All those sheep turning and bale stacking skills you’ve acquired over the years are finally going to come in useful after a village in Staffordshire is to become the first in the country to host an official Christmas Tree Throwing Competition on their farm later this month.

Already a popular ‘sport’ in southern Germany, the contest will see its UK debut at Keele Christmas Tree Farm in Newcastle Under Lyme.

The brains behind the festive challenge is teenage entrepreneur Charlie Reynolds, who took over ownership of the farm’s tree business three years ago.

At 19, he has gained the respect of his tree-growing peers, and recently took part in the British Christmas Tree Growers Association’s national competition which selects a grower to deliver Downing Street’s tree for the season.
Unlike Germany’s model for the throwing competition, Charlie’s contest will take place before Christmas, with a weighed and measured Norway Spruce being provided by the organisers.

Competitors will be judged for how tall a throw they can achieve, and how far.

“I sold my first Christmas tree at the age of 10, so the whole business is very much part of my life and I’m constantly trying to think of ways to get people to consider real over artificial trees,” Charlie said.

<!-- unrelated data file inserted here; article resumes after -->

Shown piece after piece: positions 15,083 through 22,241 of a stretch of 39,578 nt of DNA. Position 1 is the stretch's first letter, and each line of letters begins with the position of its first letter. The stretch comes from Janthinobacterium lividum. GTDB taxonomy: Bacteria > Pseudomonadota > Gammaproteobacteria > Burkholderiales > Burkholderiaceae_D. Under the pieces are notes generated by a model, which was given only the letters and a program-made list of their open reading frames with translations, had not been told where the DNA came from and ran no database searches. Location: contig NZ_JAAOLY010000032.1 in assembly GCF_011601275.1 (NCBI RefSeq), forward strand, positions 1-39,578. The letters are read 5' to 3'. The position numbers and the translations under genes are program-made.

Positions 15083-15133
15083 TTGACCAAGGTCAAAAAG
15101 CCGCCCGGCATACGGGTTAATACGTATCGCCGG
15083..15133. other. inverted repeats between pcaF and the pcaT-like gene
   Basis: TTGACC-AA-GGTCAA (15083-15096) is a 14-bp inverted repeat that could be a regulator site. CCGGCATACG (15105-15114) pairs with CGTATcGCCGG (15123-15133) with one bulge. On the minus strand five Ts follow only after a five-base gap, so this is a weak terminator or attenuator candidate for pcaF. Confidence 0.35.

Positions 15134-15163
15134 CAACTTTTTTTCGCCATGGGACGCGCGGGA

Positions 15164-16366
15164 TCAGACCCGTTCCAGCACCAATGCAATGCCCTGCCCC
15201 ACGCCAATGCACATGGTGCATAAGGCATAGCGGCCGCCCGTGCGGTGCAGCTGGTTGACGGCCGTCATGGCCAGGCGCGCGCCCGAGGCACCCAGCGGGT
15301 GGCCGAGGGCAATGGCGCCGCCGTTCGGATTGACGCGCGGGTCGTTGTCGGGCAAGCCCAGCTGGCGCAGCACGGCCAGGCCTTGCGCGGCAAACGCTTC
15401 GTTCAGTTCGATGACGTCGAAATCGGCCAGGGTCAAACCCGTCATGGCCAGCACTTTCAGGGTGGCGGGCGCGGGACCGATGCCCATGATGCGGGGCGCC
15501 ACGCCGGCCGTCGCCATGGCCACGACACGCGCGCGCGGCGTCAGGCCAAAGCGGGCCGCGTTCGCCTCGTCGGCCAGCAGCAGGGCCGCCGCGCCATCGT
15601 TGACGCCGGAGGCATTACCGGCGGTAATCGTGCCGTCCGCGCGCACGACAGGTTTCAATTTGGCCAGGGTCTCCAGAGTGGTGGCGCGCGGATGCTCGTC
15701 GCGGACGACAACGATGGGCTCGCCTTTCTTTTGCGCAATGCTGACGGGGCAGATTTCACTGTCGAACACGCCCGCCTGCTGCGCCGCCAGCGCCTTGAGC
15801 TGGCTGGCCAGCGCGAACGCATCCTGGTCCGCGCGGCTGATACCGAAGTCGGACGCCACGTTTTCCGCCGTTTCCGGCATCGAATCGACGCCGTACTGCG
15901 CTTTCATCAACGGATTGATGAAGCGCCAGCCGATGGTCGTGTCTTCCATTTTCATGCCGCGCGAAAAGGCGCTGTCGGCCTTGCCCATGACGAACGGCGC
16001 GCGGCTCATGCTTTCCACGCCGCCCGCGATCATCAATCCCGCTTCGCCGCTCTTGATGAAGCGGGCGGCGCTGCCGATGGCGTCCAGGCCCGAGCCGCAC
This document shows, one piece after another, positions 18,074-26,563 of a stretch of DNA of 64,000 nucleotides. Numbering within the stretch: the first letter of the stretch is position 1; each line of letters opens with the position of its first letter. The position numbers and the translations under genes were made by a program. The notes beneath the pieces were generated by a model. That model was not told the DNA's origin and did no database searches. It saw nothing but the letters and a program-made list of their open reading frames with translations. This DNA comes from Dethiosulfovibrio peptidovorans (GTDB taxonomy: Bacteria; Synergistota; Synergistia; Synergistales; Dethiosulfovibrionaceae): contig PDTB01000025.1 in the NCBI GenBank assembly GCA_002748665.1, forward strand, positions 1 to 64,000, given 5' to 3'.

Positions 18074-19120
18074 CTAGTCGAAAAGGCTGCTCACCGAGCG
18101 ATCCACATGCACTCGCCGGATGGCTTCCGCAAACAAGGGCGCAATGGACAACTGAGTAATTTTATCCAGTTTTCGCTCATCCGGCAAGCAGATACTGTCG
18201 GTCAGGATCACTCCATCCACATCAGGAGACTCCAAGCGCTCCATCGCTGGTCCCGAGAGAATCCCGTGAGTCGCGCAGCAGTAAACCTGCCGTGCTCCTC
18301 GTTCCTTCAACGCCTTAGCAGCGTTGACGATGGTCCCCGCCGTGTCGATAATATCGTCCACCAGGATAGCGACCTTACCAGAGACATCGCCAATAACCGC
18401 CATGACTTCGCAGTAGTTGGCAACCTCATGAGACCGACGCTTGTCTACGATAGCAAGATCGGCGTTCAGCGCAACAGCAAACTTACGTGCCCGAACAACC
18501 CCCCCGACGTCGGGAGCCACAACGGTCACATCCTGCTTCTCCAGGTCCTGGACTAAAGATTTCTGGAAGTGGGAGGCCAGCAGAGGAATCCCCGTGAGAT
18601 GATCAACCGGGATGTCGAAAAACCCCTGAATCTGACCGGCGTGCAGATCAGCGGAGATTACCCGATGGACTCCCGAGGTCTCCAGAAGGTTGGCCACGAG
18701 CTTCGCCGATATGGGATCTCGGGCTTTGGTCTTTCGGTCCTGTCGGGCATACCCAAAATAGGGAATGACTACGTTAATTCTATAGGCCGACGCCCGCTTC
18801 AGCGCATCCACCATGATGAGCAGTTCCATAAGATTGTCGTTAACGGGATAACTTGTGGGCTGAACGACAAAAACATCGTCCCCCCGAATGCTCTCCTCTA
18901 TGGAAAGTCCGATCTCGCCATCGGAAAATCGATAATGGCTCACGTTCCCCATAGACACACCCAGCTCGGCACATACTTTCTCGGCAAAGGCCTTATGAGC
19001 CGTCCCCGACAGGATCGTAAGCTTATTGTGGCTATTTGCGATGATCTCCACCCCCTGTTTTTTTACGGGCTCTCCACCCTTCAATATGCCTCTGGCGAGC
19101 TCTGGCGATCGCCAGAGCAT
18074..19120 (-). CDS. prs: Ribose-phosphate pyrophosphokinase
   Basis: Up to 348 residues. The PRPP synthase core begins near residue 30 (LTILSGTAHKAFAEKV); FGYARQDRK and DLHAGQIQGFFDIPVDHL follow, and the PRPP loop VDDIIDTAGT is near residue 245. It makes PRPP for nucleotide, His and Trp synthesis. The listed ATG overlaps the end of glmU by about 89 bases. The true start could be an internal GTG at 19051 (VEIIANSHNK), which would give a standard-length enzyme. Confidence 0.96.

“In Germany they’ve been running a competition just after the main festive celebrations for about eight years, and always ask people to turn up with their old trees.

“I decided I’d rather we provided the tree and got people to come at the end of November, just as people start to look forward to the season.”

Charlie and his team of staff will be offering each plucky thrower a 6 foot tree, weighing approximately 10kgs. Contestants will then be asked to throw across a carefully mapped course, with the winner being announced at 6pm on the Sunday of the competition weekend.

There is no entry fee to take part in the challenge, but Keele Christmas Tree Farm is a long-time supporter of Help for Heroes and is encouraging donations.

“Several of our staff have served in the military so Help for Heroes is a charity we’ve been fundraising for for a number of years,” Charlie said.

“We want this to be a day of fun for families, and hopefully it will become an annual fixture that not only makes more people appreciate the 365 day a year operation that tree growing is, but will also raise some charitable money and put lots of people in a festive mood.”

Harry Brightwell, secretary for the British Christmas Tree Growers Association, said: “We encourage all our member growers to be enterprising in terms of how they encourage people to learn more about British grown trees, and get them to visit the many farms and retailers across the country.

“We wish him the best of luck with the debut of the contest.”

Keele Christmas Tree Farms hosts the competition on Saturday 29th and Sunday 30th November.